While flying from London to New York last month, software developer Paul Williams and his fellow Virgin Atlantic passengers were treated to some unscheduled in-flight entertainment. Looking out the window while flying over the northeastern seaboard, Williams spotted dancing green lights on the horizon. Grabbing his camera and steading it on a backpack, he took a series of 770 consecutive 3 second images, he explained on his YouTube page, and later strung them together into the beautiful timelapse above.
Perhaps most remarkably, this wasn't Williams' first time capturing the aurora on film from 30,000 feet. A frequent trans-Atlantic traveler, Williams has seen the northern lights, and captured similar videos, on six other flights. How does he get so lucky? Williams reported via Twitter that before each flight he checks the National Weather Service's Aurora Forecast to see if visible auroras will overlap his flight path. If the outlook looks good, he makes sure to snag a window seat on the northern side of the plane, camera ready. The lights often first appear as "wispy monochrome clouds," he said, that gradually get easier to see. Having the right camera also helps, he added. While the greens are visible to the naked eye, his F1.4 lens brightens subtler colors.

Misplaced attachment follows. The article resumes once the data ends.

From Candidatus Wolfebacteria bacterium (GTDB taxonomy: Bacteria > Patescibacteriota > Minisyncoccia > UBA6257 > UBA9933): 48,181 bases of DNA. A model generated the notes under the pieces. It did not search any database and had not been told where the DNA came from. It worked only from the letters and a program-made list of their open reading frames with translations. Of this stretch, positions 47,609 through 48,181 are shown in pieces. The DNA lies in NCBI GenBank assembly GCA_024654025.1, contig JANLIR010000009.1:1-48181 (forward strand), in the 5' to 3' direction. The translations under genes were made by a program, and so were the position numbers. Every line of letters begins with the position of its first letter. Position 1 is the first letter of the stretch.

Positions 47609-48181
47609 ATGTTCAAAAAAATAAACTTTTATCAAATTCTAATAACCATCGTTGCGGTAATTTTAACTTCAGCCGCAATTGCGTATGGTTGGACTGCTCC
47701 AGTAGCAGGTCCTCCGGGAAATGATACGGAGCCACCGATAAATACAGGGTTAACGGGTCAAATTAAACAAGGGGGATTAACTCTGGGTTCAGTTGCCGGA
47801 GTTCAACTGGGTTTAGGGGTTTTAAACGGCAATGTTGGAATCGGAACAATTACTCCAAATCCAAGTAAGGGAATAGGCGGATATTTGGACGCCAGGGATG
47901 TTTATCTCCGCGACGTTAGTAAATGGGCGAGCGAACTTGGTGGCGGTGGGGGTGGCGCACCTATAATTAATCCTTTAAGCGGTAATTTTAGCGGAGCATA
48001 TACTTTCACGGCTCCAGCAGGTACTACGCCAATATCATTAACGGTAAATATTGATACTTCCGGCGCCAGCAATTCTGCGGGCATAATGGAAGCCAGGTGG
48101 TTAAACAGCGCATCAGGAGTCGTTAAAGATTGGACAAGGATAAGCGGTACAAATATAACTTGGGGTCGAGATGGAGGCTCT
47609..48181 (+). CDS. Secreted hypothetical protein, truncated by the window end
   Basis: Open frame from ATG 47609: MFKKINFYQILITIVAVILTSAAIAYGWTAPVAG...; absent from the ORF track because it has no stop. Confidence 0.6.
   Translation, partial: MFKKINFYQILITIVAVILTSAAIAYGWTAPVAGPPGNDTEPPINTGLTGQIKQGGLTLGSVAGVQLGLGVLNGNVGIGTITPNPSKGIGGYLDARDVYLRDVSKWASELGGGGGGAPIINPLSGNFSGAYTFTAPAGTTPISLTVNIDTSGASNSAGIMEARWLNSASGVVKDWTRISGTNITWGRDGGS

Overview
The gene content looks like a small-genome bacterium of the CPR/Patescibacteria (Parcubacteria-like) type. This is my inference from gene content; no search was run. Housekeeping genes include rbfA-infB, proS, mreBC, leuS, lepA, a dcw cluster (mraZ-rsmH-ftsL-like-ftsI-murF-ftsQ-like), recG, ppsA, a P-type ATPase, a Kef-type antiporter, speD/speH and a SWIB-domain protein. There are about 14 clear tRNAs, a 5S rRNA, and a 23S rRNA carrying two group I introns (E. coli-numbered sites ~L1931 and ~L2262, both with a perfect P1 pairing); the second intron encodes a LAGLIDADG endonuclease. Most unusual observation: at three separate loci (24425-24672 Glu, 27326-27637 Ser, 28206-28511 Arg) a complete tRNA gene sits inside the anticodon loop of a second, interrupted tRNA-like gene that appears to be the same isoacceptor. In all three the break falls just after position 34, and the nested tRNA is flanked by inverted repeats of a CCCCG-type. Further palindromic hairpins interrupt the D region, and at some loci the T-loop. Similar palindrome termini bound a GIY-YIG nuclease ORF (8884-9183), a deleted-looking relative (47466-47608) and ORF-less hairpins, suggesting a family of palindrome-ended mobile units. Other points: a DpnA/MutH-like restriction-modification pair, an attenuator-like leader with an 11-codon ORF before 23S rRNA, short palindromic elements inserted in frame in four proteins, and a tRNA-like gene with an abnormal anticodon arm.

The northern lights appear when solar wind—charged particles expelled by the sun—get sucked into the earth's magnetic field and collide with our atmosphere. In general, the further north you are, the easier they are to see, and most U.S. to Europe flights travel fairly far north. So, travelers headed on a nighttime flight across the Atlantic, consider keeping the window shade up. You never know.
See still images from Williams' flight on his Flickr page, including this perfectly timed shot with a meteor.